Singapore Airlines’ Krisflyer Blockchain Bullshit

Anyone betting on Singapore Airlines to launch the loyalty program blockchain “revolution” can now step forward to claim their prize. The carrier used this year’s Singapore Air Show as the backdrop for its announcement of the adoption of blockchain as part of its KrisFlyer loyalty program scheme. Specifically the company will launch a new digital wallet that converts KrisFlyer miles into a digital currency supported on a blockchain technology. Those points will then be redeemable for merchandise with various retail partners.

And, much like most other blockchain announcements these days, this one seems to fall short under closer scrutiny.

A new KrisFlyer digital wallet app utilising this innovative technology is expected to be rolled out in about six months. It will allow the extensive KrisFlyer membership base to use ‘digital KrisFlyer miles’ for point-of-sale transactions at participating retail merchants.

The first-of-its-kind lifestyle digital wallet app for an airline loyalty programme will be enabled through blockchain technology, using an SIA-owned private blockchain involving only merchants and partners.

This decision appears to be a solution in search of a problem. Indeed, the idea that somehow blockchain converts points into a “digital” asset from anything else is laughable. Points or miles in a program are only digital and have been since the very beginning of loyalty schemes. Account balances were always managed and controlled as digital assets. Redemptions via certificates (i.e. analog) were a thing for some time but even on that front technology has long since overtaken the architecture.

This groundbreaking development in which we will be using blockchain technology to ‘digitalise’ KrisFlyer miles is a demonstration of the investment we are making to significantly enhance the digital side of our business for the benefit of our customers. It is in line with our recently unveiled Digital Innovation Blueprint, under which we aim to be the world’s leading digital airline. – Singapore Airlines CEO Goh Choon Phong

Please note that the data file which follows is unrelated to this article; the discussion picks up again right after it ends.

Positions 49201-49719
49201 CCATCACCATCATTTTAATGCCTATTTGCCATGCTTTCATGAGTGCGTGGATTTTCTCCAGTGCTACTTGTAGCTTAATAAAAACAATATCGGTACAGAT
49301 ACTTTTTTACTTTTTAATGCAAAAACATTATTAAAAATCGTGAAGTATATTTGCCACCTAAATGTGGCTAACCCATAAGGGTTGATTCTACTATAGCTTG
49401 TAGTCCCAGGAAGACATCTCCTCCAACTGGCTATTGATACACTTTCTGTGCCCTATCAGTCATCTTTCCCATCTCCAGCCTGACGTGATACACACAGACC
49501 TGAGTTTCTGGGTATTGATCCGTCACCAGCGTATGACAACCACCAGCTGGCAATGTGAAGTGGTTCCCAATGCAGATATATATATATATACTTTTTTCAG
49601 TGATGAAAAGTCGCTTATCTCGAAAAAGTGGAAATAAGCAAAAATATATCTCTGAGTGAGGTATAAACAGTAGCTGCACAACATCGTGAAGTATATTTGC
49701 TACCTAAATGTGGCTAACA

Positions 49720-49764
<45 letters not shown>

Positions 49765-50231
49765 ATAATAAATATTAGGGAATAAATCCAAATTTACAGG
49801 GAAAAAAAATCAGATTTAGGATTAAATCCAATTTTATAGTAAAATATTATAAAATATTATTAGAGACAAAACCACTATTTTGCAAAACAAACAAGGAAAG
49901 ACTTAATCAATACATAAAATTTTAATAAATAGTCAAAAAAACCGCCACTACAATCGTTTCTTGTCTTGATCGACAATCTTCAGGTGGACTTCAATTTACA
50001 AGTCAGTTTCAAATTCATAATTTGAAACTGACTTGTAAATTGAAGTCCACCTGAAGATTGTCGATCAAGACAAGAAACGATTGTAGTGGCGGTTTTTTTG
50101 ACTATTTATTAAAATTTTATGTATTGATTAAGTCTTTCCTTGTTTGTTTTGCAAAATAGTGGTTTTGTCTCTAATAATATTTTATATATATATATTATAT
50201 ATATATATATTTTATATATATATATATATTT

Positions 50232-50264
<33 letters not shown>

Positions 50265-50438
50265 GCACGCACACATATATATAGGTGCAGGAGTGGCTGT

Moreover, it is hardly the first effort by a loyalty program to offer a means to convert points into a more fungible platform and redeem for merchandise. Etihad and Loylogic partnered in 2012/2013 to deliver the PointsPay platform. That allowed points to be instantly and seamlessly converted to a credit line on a pre-paid MasterCard or Visa. No, it wasn’t blockchain based, but it was even more powerful than what is being proposed by Singapore Airlines in that it did not require pre-approval of the partner by the airline nor custom development and implementation code.

Blockchain-based systems preset great opportunities for distributed systems. Tracking transactions among members or sales to merchants might make a lot of sense were Singapore Airlines looking to truly release control of its points platform into the market, allowing for valuations to vary and market forces to drive the utility of KrisFlyer miles. But that’s counter to nearly every tenet of running a loyalty program.

Read More: Etihad shows you the money with new PointsPay partnership

Program operators generally want more control over partners and point valuations. The operators benefit not just from the transactions but also the data associated with those transactions. Releasing control of those aspects of the program drives down the utility of the loyalty program to the operator. Put another way, much of the value from a loyalty program comes from the centralized, controlled collection of data about consumers and their transactions. Blockchain works against that centralization effort.

Questions also arise regarding the scalability of blockchain into larger transaction history collections. The maintenance of block nodes and the full transaction history in a distributed environment ultimately requires more resources than a centralized store. Given that the blockchain in this case is private and directly controlled by Singapore Airlines the decision to distribute tracking onto multiple other nodes is particularly confusing. At least the risk of block forks should be reduced versus a public chain thanks to the lower number of endpoints contributing transactions to the chain.

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Aircraft image via Singapore Airlines

I'm Seth, also known as the Wandering Aramean. I was bit by the travel bug 30 years ago and there's no sign of a cure. I've been covering inflight connectivity, loyalty and the passenger experience for more than a decade with hands-on experience to deliver unbiased analysis. You can connect with me on Twitter, Facebook, LinkedIn and .